Elaine Freitas Photography
When Andrea Chan Wang ’92 began writing the story that would become Watercress, her latest children’s picture book, she didn’t intend it to be a children’s book at all. “The truth is that I wrote it for myself,” says Andrea, from her home in Denver. “It started out being a personal essay for adults because my mother had passed away, and I was trying to process my grief.”
The story centers on her childhood memory of feeling ashamed when her parents, Chinese immigrants, insisted she help pick watercress from a muddy ditch in their small Ohio town, and the resolution hinges on a previously unspoken family grief that made their foraging for sustenance so vital and poignant.
For eight years, the manuscript sat in a drawer. Then Andrea read A Different Pond, a children’s book by the Vietnamese-American poet Bao Phi, which also features an immigrant family foraging for food, and it allowed her to see her story in a new light. “I took it out and rewrote it from scratch—and cried the entire time,” she says.
So did Andrea’s agent when she read it. And even though the book’s heavy topics—shame, famine, the death of a child—might be a “hard sell” in the children’s picture book market, the manuscript quickly set off a bidding war. “It was great, but scary at the same time, because this was my heart,” she says.
Watercress was published by Neal Porter Books/Holiday House last spring to much acclaim and contains luminous watercolor illustrations inspired by traditional Chinese landscape painting by artist Jason Chin, a Caldecott honoree.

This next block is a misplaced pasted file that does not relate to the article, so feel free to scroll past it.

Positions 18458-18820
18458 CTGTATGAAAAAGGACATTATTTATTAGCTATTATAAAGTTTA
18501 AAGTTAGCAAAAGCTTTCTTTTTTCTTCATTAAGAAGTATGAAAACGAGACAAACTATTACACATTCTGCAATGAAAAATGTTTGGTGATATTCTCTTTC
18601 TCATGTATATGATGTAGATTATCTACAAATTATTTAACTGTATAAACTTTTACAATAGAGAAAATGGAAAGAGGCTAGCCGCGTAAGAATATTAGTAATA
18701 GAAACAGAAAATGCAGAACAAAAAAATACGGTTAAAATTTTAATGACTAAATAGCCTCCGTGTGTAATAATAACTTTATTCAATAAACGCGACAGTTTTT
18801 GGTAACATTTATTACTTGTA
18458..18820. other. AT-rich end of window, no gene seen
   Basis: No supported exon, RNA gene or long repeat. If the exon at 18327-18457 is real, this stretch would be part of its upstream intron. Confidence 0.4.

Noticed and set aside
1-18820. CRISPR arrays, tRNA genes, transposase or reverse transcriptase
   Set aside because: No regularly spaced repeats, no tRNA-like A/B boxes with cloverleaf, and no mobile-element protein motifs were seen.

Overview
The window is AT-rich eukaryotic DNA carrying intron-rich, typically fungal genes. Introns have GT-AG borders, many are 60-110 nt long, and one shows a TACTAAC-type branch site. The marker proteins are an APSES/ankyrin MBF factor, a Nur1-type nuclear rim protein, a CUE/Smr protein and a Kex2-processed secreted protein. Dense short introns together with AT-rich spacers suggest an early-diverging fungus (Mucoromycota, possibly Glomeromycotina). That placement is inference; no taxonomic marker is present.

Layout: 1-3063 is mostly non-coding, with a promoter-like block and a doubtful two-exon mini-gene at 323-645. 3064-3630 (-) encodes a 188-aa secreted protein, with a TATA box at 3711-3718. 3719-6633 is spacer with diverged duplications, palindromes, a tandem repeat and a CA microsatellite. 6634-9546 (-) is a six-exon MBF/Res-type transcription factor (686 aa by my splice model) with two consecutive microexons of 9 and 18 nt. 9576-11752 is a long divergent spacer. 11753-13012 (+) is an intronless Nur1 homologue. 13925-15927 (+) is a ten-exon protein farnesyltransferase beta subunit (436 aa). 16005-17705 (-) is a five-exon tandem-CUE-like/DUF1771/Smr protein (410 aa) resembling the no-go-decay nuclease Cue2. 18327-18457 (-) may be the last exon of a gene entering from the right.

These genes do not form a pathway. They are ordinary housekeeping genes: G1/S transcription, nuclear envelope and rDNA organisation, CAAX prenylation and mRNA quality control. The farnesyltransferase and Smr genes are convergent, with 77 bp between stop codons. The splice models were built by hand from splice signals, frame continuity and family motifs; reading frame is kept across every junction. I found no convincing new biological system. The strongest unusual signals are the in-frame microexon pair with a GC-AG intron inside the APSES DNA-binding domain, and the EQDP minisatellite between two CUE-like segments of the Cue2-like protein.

In writing Watercress, Andrea discovered a new compassion for her parents that she wishes she had found before they passed away. “My parents were very conservative Chinese parents,” she says. “They really wanted me to have a very practical career. For them, that meant law or science.” Although she had wanted to be a writer since she was a little girl, she instead became an environmental consultant, helping to clean up polluted sites across Massachusetts.
It was not until she had taken several years off from work to stay home with her two young sons that she began to imagine a different career path. While on vacation to visit family in Shanghai, she quickly ran out of English-language books to read to her children and began making up stories instead. When she returned to the Boston area, where she was living at the time, she began taking online classes, and in 2011, earned an M.F.A. in creative writing for young people from Lesley University in Cambridge, Mass.
After establishing herself as a writer of nonfiction books for the school and library market, Andrea has begun to find even greater success as a writer telling stories, like Watercress, that grapple with culture and identity. In August, she published her debut middle-grade novel, The Many Meanings of Meilan, about a young girl whose family has split up, forcing her to leave a tight-knit community in Boston’s Chinatown for a small Ohio town much like the one in Watercress. And in the next two years, Andrea is scheduled to publish two more books: a young adult novel set at a Chinese-American summer camp and a picture book, Luli and the Language of Tea, about the different words for “tea” from around the world and the universality of sharing a cup with friends.
“I just love telling stories, and I feel it is so important for Asian American kids to see themselves represented,” she says. “Wanting to put out stories that help kids through their struggles with their identity and figuring out who they are in the global community, that’s what keeps me showing up.”